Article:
Formation of cell spheroids using Standing Surface Acoustic Wave (SSAW)

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Yannapol Sriphutkiat, Surasak Kasetsirikul, Yufeng Zhou


3D bioprinting becomes one of the popular approaches in the tissue engineering. In this emerging application, bioink is crucial for fabrication and functionality of constructed tissue. The use of cell spheroids as bioink can enhance the cell-cell interaction and subsequently the growth and differentiation of cells in the 3D printed construct with the minimal amount of other biomaterials. However, the conventional methods of preparing the cell spheroids have several limitations, such as long culture time, low-throughput, and medium modification. In this study, the formation of cell spheroids by SSAW was evaluated both numerically and experimentally in order to overcome the aforementioned limitations. The effects of excitation frequencies on the cell accumulation time, diameter of formed cell spheroids, and subsequently, the growth and viability of cell spheroids in the culture media over time were studied. Using the high-frequency (24.9 MHz) excitation, cell accumulation time to the pressure nodes could be reduced in comparison to that of the low-frequency (10.4 MHz) excitation, but in a smaller spheroid size. SSAW excitation at both frequencies does not affect the cell viabilities up to 7 days, > 90% with no statistical difference compared with the control group. In summary, SSAW can effectively prepare the cell spheroids as bioink for the future 3D bioprinting and various biotechnology applications (e.g., pharmaceutical drug screening and tissue engineering).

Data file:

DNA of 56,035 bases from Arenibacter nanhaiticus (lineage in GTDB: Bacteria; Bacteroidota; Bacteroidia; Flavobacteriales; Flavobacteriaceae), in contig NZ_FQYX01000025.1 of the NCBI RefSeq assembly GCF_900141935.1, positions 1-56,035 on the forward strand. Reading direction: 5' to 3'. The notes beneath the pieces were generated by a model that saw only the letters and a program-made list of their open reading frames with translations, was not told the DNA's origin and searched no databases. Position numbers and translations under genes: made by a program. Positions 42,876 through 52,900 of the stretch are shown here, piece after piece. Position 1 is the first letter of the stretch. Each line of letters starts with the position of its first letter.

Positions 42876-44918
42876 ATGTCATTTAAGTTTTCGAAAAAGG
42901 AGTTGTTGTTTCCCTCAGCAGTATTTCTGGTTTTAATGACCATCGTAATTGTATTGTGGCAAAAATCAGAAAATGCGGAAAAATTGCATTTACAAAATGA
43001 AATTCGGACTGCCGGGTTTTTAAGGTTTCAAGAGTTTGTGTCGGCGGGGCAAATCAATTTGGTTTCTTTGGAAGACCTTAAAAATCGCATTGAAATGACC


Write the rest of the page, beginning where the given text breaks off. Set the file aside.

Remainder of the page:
standing surface acoustic wave (SSAW); cell spheroid; cell viability; bioink

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